Understanding International Relations By Chris Brown. The most important change to the third edition of Understanding International Relations is that this is now a collaborative book. I(irsten Ainley wrote Chapter 11, revised Chapters 2-6, carried out bibliographical work for the entire book, and read and commented on every chapter. This collaboration has worked remarkably well; Kirsten has produced an outstanding chapter. The book as a whole is much improved by her contribution. In short. This is now her book as well as mine, although, since the basic structure and many of its idiosyncrasies are inherited from earlier editions, I remain, in the last resort, solely responsible for its content.
We promised to provide a fuller account of globalization in future editions. In the Preface to the last edition, and we hope to have fulfilled this promise in the third edition. However, the Spring of 2001 saw the publication of the second edition. Six months before the attacks on America on 9/11. The third edition inevitably reflects the fallout from 9/11 and its causes, which are by no means unconnected to the processes summarized as globalization.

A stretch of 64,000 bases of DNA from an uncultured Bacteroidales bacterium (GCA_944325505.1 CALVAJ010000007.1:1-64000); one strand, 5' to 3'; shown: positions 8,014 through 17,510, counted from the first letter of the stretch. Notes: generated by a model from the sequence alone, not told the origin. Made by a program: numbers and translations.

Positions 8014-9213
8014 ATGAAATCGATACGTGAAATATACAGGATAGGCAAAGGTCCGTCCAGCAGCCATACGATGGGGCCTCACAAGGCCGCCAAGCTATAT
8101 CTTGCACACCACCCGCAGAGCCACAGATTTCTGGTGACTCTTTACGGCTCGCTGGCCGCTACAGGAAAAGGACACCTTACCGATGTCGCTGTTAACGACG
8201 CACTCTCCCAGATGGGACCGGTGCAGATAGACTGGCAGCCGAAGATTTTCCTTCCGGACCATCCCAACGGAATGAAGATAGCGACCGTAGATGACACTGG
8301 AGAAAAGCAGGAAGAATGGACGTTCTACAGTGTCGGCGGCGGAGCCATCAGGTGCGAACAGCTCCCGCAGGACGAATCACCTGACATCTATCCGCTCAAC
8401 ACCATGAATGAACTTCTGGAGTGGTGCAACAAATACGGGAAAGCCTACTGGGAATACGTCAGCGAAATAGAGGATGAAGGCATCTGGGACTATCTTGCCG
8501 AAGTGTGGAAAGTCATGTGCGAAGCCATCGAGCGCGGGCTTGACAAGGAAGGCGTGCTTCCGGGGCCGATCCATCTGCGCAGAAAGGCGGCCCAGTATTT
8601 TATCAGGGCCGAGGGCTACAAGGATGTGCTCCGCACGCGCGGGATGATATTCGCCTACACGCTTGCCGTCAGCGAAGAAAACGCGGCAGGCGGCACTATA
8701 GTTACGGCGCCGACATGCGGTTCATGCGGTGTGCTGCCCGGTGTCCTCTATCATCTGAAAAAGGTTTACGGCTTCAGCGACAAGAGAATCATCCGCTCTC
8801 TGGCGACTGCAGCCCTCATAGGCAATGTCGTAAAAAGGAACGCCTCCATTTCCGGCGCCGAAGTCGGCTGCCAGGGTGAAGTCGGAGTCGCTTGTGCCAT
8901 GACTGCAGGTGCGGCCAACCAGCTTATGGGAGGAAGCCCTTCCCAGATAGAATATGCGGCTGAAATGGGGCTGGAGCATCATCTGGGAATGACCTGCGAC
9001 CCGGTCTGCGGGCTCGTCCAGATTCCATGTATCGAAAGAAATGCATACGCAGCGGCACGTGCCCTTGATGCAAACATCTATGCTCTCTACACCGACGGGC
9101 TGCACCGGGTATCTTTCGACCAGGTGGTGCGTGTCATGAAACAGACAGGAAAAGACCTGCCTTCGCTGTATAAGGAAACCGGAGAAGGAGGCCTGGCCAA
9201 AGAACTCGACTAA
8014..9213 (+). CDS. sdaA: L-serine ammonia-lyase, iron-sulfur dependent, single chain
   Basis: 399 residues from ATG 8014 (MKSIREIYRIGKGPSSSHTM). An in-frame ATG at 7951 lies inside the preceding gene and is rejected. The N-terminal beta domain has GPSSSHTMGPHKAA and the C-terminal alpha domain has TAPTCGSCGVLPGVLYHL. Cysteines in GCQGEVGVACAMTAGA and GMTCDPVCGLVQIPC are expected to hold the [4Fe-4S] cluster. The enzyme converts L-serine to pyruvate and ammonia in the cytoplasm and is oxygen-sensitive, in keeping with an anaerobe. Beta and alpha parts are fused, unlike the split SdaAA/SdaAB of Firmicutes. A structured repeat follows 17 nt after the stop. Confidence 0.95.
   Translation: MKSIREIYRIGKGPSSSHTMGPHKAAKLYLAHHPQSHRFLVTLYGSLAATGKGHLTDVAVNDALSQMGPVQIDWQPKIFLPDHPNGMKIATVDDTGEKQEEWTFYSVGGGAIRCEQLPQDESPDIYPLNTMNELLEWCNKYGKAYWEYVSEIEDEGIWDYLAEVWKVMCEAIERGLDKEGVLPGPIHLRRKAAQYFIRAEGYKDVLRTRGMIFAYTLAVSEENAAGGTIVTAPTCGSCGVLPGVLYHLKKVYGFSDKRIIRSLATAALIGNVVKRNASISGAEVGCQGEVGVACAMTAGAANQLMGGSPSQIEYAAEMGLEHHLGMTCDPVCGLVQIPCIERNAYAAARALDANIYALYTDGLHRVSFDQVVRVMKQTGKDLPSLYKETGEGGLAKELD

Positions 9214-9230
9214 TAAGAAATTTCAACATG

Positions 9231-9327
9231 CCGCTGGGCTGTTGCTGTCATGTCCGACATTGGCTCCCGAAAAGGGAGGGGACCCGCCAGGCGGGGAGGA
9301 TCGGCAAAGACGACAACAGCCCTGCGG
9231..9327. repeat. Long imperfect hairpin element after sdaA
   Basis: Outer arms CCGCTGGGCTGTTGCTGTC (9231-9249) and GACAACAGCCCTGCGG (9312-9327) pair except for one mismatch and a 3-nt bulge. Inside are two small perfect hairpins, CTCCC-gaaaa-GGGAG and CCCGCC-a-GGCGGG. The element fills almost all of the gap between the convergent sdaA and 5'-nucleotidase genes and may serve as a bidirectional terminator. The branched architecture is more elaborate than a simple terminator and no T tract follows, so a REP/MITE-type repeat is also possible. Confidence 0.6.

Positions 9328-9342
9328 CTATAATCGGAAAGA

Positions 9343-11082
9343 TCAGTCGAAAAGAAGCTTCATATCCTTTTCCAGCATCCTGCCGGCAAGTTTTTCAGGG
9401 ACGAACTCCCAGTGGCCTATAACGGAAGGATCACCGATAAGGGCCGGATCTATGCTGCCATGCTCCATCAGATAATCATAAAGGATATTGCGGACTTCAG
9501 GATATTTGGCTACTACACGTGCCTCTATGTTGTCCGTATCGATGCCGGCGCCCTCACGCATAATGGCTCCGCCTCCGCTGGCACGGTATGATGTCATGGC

Chapters 1 to 6 – which trace the history of the discourse of International Relations (IR) and its core concepts. More or less as in previous editions, with a few additional illustrations and examples. Fully updated guides to further reading. We have reorganized material found spread over five chapters of the last edition into Chapters 7-9, ‘Global Governance’, ‘The Global Economy’ and ‘Globalization’. We eliminated some purely historical material. Pruned some sections, but this change is mainly a matter of reorganization rather than extensive cutting. One substantive change we made is eliminating the chapter devoted to the South.Understanding International Relations By Chris Brown